“I promote this type of secularism” says the 14th Dalai Lama, winner of the 1989 Nobel Peace Prize, “to be a kind person who does not harm others regardless of profound religious differences.” I find much to commend in the Dalai Lama’s recent article, on How To Become A Buddhist In Today’s World. He correctly identifies, for example, three main hindrances to religious faith today: communism, science, and consumerism/materialism. As his statement above shows, he is most concerned with ethical behavior, kindness, and lack of harm to others.
Communism continues its war against religion. He shows how in his own native Tibet, Communism controls the religious and educational institutions, teaching that Buddhism is “old-fashioned.” In this gentle way, he blames the Chinese government for oppressing his people and for oppressing his fellow Buddhists. But he is correct in laying the blame to Communism, the underlying (anti)religious belief system officially espoused by the government.
Although science has greatly expanded our knowledge of the physical world, it’s purview is limited to that physical world. “Scientists largely examine only what can be measured with scientific instruments,” says the Dalai Lama, “limiting the scope of their investigations and their understanding of the universe.” But the mind, and I would add the spirit, the intangible and unmeasurable may in the end be at least as important. The Dalai Lama says he has met with some scientists who may be open to such understanding, giving him “reason for optimism.”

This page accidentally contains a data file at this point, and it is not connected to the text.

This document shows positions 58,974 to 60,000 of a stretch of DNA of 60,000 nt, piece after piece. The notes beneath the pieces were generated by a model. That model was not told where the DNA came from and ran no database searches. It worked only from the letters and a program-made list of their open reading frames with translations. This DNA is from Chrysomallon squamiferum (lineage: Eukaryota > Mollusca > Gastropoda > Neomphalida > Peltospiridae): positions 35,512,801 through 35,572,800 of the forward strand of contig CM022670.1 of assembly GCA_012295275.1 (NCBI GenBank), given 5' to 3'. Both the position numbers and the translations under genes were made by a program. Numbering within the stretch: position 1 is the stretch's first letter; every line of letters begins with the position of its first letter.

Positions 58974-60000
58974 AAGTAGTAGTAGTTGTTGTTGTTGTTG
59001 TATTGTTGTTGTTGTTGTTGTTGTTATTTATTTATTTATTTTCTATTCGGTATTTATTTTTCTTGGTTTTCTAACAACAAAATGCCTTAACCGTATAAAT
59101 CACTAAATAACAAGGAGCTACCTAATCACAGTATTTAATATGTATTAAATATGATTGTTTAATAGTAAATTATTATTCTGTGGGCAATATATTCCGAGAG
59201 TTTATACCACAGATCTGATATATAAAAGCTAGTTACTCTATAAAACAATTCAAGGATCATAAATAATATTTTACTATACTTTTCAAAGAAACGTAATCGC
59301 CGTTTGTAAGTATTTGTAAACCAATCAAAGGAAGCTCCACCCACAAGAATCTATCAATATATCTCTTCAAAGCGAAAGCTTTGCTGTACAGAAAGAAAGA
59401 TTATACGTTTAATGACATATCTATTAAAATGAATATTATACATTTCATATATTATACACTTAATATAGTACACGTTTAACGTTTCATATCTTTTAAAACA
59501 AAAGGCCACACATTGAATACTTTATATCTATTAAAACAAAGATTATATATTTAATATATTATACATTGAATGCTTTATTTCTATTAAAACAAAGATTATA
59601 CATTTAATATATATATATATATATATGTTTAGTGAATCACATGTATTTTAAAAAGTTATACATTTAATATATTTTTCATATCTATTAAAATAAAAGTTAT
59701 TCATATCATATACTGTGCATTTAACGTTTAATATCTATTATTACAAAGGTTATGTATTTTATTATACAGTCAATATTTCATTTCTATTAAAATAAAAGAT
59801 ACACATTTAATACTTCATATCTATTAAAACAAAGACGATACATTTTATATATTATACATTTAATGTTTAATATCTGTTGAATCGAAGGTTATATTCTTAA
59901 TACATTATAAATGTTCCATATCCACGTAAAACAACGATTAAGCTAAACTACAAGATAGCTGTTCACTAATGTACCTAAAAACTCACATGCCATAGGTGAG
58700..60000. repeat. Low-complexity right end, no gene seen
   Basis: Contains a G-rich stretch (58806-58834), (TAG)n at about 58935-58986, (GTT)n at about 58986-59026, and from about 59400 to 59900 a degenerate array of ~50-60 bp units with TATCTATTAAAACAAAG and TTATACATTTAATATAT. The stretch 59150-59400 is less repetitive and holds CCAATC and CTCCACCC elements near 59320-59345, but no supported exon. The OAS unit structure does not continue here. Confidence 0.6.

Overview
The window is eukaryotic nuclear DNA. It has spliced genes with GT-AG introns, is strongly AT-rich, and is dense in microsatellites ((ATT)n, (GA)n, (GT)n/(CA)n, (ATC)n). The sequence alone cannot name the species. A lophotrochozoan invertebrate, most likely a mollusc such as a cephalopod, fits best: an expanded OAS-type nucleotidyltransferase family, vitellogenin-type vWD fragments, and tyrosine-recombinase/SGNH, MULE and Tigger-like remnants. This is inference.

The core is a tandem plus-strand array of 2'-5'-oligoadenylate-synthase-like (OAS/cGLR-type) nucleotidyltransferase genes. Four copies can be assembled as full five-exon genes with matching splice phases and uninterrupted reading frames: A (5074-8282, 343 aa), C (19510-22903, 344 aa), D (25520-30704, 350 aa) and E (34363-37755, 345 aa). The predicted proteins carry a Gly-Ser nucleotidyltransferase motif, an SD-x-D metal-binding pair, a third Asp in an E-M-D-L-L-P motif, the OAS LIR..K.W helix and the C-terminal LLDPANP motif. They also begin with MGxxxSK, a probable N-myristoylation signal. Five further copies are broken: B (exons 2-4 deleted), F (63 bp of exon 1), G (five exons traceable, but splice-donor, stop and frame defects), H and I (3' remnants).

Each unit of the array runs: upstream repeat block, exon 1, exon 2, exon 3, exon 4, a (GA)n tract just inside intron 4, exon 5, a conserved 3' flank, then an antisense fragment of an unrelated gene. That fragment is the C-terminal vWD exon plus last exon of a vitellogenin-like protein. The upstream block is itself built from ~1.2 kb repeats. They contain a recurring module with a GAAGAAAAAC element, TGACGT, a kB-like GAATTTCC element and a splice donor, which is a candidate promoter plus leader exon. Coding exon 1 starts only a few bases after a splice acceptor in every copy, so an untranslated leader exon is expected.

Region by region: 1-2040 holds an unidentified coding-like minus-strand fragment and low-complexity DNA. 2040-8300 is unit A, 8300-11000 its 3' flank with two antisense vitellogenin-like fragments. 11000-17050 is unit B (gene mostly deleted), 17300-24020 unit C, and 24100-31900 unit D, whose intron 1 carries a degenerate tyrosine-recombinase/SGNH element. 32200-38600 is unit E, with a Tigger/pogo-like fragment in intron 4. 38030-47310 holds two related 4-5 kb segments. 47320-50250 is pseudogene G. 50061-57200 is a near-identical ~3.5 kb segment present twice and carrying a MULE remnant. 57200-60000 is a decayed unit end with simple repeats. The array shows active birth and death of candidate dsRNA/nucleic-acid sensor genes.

The big danger in consumerism/materialism, says the Dalai Lama is loss of kindness. “Religious values such as kindness,” he says, “generosity and honesty get lost in the rush to make more money and have more and ‘better’ possessions.” Instead of immediate gratification in consumerism, religion teaches delayed gratification. Instead of accumulation of things to make us happy in consumerism, religion teaches peace of mind. One of his more famous quotes: “Be kind whenever possible. It is always possible.”
Why Be Ethical?
Counseling against peer pressure, blind faith, or tradition, he concludes his article with an appeal to reason. “Continue to investigate and reflect on what you discover.” What the Dalai Lama doesn’t answer, however, is “Why be ethical?” In ancient Israel, ethical behavior was based on the character of Israel’s God. “You shall be holy; for I the Lord your God am holy,” God says to Moses (Leviticus 19:2 RSV). The following verses link this holiness with honoring father and mother, keeping the sabbath, and avoidance of idolatry: “Do not turn to idols or make for yourselves molten gods: I am the Lord your God” (v. 4). Because God’s character is righteous, he expects righteous behavior from his people.
Why Be Kind?
I would also ask, “Why be kind?” In the Old Testament, God’s character determined how the Israelites also treated their neighbor. In that same chapter, Leviticus 19, God says, “You shall love your neighbor as yourself: I am the Lord” (v. 18). In the New Testament, along with love, peace, and joy, the Holy Spirit produces the gift of kindness (Galatians 5:22). In Christian understanding, kindness has a very specific motivation: “be kind to one another, tenderhearted, forgiving one another, as God in Christ has forgiven you” (Ephesians 4:32 RSV). Because of God’s kindness toward me in the mercy of Jesus Christ, forgiving my sins, I must show kindness toward others, forgiving them.
Although the Dalai Lama’s injunctions help many people today, his instructions fail to provide sufficient motivation for the moral, ethical, and kind behavior he desires. We therefore need to look deeper into the religious motivation in order to find sufficient motivation to “Be kind whenever possible.”
[Source: The Dalai Lama, “How To Become A Buddhist In Today’s World,” Wall Street Journal, July 6, 2017 online. Picture: commons.wickimedia.org]